When future historians write about the 20th Century, it would not surprise me to find it had been nicknamed The Century of Spin. Today more than ever we see that the battle for the minds of the people revolves around the manner in which events get interpreted, not necessarily the events themselves.
Social observers have long noted this trafficking in interpretations. Who decides what is good and what is bad? Who decides who the good guys and bad guys are in this battle for control of the narrative?
We live in a mediated world. Before entering World War One, very…
Two views on the pursuit of happiness.
I am proposing that what the Founding Fathers meant when they wrote “Life, Liberty and the Pursuit of Happiness” is totally at odds with what it has come to mean today. To elaborate on how this came about is not my aim here. Instead I wish to compare two ideas about happiness and suggest that somehow we’ve now got it all wrong.
What I’m attempting to express here comes from notes I took in response to a lecture on Aristotle that our philosophy club discussed a number of years ago.
Aristotle, one of…
The Minnesota music scene has produced some sensational talent through the years. Rock, folk, jazz, blues, bluegrass and even gospel music circles have developed exceptional performers and recording artists. One of these was David Curtis Glover, better known as Tony “Little Sun” Glover. A harmonica player with the folk group Koerner, Ray and Glover (inducted into the MN Music Academy Hall of Fame in 1983) he was also a notable rock critic who wrote for many of the best-known music mags including Crawdaddy, Sing Out, Creem and Rolling Stone.
For years I have referenced data from the Gallup organization for insights on various topics. What I like about Gallup Polls is that they stake a claim on getting the most diverse viewpoints from the broadest field of data. They have the resources to do this because they do it well and have become trusted for it, unlike many news polls that pretend to do so.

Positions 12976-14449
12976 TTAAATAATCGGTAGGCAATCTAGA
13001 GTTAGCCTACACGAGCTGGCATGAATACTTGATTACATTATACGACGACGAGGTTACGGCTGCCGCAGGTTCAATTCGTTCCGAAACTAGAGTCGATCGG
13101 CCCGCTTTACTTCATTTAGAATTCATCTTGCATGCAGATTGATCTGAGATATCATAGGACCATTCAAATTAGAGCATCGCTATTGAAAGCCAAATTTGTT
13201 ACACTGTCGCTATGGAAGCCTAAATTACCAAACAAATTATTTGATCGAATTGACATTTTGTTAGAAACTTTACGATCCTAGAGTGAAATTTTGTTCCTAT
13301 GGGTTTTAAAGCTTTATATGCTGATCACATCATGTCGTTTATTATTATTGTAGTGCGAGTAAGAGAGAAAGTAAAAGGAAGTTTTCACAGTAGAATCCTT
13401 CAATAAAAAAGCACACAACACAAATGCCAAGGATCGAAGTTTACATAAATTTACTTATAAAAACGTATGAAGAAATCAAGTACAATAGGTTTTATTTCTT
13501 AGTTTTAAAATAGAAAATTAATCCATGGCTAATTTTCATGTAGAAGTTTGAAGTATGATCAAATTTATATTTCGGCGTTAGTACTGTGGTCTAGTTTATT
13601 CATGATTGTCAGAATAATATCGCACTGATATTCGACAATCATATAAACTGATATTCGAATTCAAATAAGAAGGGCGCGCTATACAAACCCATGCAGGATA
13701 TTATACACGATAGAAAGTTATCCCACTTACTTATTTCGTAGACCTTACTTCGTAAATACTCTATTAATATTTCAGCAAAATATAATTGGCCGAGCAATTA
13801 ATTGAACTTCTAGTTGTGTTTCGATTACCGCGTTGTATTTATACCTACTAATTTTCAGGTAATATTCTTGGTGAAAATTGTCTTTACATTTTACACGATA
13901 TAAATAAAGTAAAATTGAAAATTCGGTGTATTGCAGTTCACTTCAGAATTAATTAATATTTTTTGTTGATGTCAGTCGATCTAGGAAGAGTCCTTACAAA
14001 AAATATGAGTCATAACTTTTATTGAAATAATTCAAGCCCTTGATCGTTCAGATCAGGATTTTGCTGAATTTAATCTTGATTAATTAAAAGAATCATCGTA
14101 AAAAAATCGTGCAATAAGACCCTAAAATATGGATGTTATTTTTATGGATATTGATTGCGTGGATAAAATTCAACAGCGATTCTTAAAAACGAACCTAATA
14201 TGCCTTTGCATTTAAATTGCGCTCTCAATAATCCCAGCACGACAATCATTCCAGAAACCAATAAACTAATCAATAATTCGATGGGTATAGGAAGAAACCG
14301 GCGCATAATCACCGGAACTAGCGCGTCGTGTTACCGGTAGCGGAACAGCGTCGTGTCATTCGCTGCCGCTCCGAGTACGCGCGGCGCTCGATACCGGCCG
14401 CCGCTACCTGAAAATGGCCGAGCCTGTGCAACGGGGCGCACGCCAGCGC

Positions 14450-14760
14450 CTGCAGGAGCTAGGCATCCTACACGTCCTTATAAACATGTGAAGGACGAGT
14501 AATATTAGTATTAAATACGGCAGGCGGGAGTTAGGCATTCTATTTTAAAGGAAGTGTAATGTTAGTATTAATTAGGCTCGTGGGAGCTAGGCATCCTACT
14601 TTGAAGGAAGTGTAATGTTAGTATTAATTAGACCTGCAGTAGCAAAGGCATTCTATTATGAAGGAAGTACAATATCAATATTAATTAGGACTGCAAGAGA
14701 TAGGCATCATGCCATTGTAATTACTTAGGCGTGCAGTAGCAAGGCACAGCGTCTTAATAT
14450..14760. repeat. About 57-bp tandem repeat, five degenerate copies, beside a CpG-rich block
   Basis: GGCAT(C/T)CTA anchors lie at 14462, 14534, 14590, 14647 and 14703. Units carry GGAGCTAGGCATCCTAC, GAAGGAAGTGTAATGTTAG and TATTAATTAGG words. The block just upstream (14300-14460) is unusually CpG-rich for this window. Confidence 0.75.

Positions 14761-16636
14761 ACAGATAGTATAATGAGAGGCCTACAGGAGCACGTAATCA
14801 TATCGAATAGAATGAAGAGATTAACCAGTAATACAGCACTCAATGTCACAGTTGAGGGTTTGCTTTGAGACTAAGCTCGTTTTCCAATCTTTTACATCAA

When companies measure ROI, they are measuring results after the fact. …
One of the most frequently cited statistics that I run into on a periodic basis is how disengaged or dissatisfied employees are in America. A hundred years ago much of the chafing was due to long hours and high pressure to do more while being paid a pittance. Those circumstances are what drove the move toward unionization so that workers had rights. Sick pay and pensions were unheard of in 1900, but eventually became more the norm for companies that wanted to retain good employees.
Today, dissatisfied employees find themselves in a wholly different set of circumstances. We’re all familiar…
The top feature in today’s ArtDaily Newsletter is about Andy Warhol’s “Sixteen Jackies” which is going on sale at Sotheby’s on May 10. They are predicting it will fetch 30 million dollars. I’m wondering if having these pieces featured in news stories like this one helps amp their prices by increasing their apparent value. I’m also curious how many prints were made the day this one was screened. The article calls it a painting, but it’s a screen printed piece, right?
When PBS aired the Ken Burns/Lynn Novick documentary on Ernest Hemingway last week, the first thing I wanted to do was reach out to Denise Costello to get her reaction to the show. Costello has been a longtime Hemingway fan who’s not only read more than anyone I know but also has visited most, if not all, of the places he once lived. When I reached out she agreed to share her views and insights.
If you’re a newby when it comes to Hemingway, Ms. Costello’s insights can help you find an entry point. If you’ve read his novels and…
Can an immense jerk be an important artist? How do we separate the artist from the art?
I have struggled with this many times over the years, most recently while reading Earle Labor’s Jack London: An American Life. There are more than a few people in Hollywood whose bad behavior has tarnished their stars in my estimation. If you want to thoroughly enjoy their performances or what they’ve produced or directed, it’s almost better not to know too much.
When William Gibson published Mona Lisa Overdrive in 1988, he portrayed a future that featured multinational corporations and high tech outlaws competing for power against a backdrop of cyberspace and celebrity culture. And today, what do we see? The machinations of cybercriminals and high tech corporations are so massive that even international leaders are scared, while celebrity worship is more massive than ever.
I find it interesting that not only does wealth turn people into celebrities (eg. Bezos, Musk, Gates, Zuckerberg), celebrities now turn celebritydom into wealth. (eg. McCartney, Kylie Jenner )
Very strange. Years ago I was encouraged to set up a “business account” on Facebook for Ennyman’s Territory, my personal daily blog since 2007. The only thing this “business account accomplished (once set up) was to have Facebook constantly remind me I would have more traffic if I advertised (i.e. Paid Facebook Money). I never “pushed” the page to be liked, but have a few followers even though I seldom post there.
Instead, each day after publishing my post for the day I would share with my “friends” on my personal Facebook wall and Tweet it. I have a modest…